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Development of Pharmacist Care Plan

Info: 3066 words (12 pages) Nursing Assignment
Published: 3rd Dec 2020

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Pharmacist Care Plan

Use the patient-specific data provided above to develop a comprehensive Pharmacist Care Plan that clearly identifies and assesses each acute and chronic medical and drug therapy problem in this patient. Prioritize your Pharmacist Care Plan so that the most urgent, most severe conditions are addressed first. For each medical problem include: (1) a comprehensive assessment, (2) individualized goals of therapy, (3) therapeutic recommendations including rationale and justification, and (4) monitoring plan with specific clinical endpoints and timing/frequency of follow-up.

Be sure to include pharmacist-specific interventions to address medication-related problems and ensure medication safety and efficacy(i.e., remember your ISEA MRP language). Also, consider the patient’s risk for potential medical problems and recommend appropriate disease prevention and screening activities as necessary.

Important: Only the “Pharmacist Care Plan” documented below will be assessed. The number of boxes below does not signify how many problems there are; there could be more or less. You may delete or add boxes based on the number of problems you identify.

Also, make sure to include your name and the date in the document header.

Problem 1: Diabetic Foot Ulcer Infection

Assessment:KH reports feeling of some pain and discomfort that are started 8 days ago. Pt presented to emergency department with foot pain and inflammation. Pt is uncontrolled Type 2 diabetic due to costs of his medications. At ER, KH received 7-day supply of Augmentin 875/125 mg PO Q12H, and then KH reported his foot condition to be worsen during end of this therapy. KH newly diagnosed, by Dr. Oyolo,with moderate diabetic foot ulcer infection.According to 2012 IDSA, the Initial empiric antibiotic therapy should be based on the severity of the infection, history of recent antibiotic treatment, previous infection with resistant organisms, recent culture results, current Gram stain findings, and patient factors1. Per IDSA 2012, Pts may present with classic signs & symptoms of inflammation including erythema, warmth, tenderness, or pain with purulent, possibly foul-smelling, discharge from an ulcer1. These signs indicate a severe and deep infection It is important to note that pain and tenderness may be reduced in patients with neuropathy and that erythema may be decreased in patients with vascular disease1. Observing KH skin indicates positive for Wagner grade 1 diabetic foot ulcer located on dorsal side of right foot, and bilateral skin tears on plantar sides of feet. KH right foot culture results indicated MRSA susceptible to Tetracycline, Trimethoprim/ Sulfamethoxazole, and Vancomycin. KH experiencing pain of 9/10, fever body temperature of 102.2°F, and high WBC of 12 x103 cells/mm3 indicating the presence of infection. According to IDSA 2004, the empiric antibiotic regimen for diabetic foot infection should always include agents active against S. aureus, including MRSA1. In ER, KH prescribed with vancomycin and piperacillin/tazobactam for diabetic foot ulcer infection. MRP: Lab Test is Indicated; based on current KH symptoms, vital signs, labs and culture/sensitivity data, KH would benefit with completing his recently prescribed DFI antibiotic regimen. A loading dose of vancomycin 2 gm IV has already been administered. The first dose of Piperacillin/tazobactam 4.5 gm IV Q8H had been started. According to IDSA 2002, routinely prescribing antibiotics for a fixed duration may result in an insufficient or unnecessarily course of therapy. This fixed duration increases cost, potential for ADRs, and risk for antibiotic resistance. IDSA recommends the duration of antibiotic therapy for a DFI to be based on the severity of the infection, the presence /absence of bone infection, & clinical response to therapy.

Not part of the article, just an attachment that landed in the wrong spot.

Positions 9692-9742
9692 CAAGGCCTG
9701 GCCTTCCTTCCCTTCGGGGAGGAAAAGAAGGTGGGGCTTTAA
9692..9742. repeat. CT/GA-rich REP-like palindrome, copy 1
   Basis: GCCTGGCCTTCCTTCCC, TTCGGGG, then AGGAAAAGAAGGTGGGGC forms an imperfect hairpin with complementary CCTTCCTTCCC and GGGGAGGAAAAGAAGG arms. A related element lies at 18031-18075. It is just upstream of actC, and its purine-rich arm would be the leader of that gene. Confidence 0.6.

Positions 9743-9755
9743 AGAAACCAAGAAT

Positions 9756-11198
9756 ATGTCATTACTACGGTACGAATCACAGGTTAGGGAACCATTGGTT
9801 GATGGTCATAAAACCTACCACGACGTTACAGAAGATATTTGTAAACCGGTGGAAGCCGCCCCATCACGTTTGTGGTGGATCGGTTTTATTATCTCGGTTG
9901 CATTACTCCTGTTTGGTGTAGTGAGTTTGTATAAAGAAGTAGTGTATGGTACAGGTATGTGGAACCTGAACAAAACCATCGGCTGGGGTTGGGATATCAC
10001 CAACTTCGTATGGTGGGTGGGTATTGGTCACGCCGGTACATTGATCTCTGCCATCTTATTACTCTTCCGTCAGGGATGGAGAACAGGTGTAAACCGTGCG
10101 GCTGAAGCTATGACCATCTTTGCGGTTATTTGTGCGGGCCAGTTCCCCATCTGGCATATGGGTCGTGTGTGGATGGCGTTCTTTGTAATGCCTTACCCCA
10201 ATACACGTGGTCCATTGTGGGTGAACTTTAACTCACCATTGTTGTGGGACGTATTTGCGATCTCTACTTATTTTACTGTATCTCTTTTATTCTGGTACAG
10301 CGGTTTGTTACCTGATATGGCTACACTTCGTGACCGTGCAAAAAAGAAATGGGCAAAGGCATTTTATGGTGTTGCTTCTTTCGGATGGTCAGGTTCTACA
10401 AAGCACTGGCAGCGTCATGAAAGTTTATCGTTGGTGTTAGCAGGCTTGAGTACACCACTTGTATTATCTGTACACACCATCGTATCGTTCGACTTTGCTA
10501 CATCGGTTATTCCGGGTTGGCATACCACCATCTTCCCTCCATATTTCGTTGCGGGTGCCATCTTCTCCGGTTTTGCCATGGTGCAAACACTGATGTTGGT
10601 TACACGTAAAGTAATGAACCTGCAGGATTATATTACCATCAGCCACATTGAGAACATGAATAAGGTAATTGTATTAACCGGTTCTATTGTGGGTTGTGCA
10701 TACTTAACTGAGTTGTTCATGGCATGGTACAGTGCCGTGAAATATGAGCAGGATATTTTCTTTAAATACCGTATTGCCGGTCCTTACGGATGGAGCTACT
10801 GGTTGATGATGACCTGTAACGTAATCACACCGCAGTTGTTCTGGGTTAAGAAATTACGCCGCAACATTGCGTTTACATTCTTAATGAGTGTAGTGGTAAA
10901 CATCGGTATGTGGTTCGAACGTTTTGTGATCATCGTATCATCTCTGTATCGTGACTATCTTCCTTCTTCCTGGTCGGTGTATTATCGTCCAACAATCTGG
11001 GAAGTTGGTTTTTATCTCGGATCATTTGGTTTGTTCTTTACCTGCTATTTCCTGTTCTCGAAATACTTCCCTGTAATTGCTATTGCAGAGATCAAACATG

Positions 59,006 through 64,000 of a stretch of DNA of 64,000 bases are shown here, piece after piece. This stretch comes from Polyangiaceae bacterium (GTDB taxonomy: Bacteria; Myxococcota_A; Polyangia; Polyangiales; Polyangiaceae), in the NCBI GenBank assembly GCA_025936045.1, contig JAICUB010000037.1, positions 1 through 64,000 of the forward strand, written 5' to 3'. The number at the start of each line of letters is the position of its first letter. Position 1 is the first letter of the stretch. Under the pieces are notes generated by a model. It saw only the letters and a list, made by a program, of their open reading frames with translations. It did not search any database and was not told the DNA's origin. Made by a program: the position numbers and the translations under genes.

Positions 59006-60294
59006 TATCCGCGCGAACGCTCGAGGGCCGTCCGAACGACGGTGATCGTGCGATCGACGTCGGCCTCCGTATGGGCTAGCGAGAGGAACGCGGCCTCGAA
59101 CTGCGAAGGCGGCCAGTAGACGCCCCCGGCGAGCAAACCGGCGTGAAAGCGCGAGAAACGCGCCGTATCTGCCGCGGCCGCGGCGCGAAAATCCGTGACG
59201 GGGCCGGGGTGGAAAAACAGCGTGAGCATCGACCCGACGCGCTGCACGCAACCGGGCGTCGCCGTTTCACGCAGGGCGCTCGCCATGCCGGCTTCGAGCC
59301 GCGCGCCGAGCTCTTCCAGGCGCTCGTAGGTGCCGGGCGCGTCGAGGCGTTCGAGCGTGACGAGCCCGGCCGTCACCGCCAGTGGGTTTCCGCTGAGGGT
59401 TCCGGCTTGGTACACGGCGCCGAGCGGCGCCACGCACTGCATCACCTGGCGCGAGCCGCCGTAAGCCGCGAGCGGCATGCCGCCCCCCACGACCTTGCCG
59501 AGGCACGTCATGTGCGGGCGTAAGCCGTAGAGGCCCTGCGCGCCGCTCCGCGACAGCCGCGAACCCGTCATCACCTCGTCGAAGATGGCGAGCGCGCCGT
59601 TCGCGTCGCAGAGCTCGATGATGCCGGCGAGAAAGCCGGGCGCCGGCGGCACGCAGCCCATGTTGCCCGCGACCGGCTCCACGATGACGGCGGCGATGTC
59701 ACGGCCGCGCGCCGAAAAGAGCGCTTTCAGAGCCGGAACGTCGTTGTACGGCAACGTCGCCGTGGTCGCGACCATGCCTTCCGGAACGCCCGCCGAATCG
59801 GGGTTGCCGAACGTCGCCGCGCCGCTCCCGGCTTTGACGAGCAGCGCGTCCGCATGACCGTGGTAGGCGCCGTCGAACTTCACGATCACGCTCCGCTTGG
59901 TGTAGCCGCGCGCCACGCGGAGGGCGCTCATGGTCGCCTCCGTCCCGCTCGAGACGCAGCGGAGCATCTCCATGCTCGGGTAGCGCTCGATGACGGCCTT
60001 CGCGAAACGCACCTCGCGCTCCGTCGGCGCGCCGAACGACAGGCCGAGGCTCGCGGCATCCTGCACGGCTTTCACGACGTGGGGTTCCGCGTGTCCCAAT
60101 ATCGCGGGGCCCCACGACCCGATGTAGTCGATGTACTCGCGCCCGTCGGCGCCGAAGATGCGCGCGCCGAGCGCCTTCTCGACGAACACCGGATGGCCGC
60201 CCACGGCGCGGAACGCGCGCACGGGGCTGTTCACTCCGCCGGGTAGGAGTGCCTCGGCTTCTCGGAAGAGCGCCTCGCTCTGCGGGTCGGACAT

Goals of Therapy:  

  • Eradication of clinical evidence of infection and the avoidance of soft tissue loss and amputations.
  • Good clinical response can be expected in 80 to 90 percent of mild to moderate infections. Relapses occur in 20 to 30 percent of patients
  • Parenteral antibiotics are indicated for patients who are systemically ill, and have severe infection, are unable to tolerate oral agents, or have infection caused by pathogens that are not susceptible to oral agents
  • Using oral antibiotics for mild to moderate infection and switching early from parenteral to oral antibiotics with appropriate spectrum coverage are strongly encouraged
  • Discontinuation of antibiotics should be considered when all signs and symptoms of infection have resolved, even if the wound has not completely healed.


  • Continue vancomycin 2 gm IV daily QAM
  • Continue piperacillin/tazobactam 4.5 gm IV Q8H daily
  • The patient should be reassessed in 24-72 hours after initiating this empiric antibiotic therapy to evaluate the response and to modify the antibiotic regimen.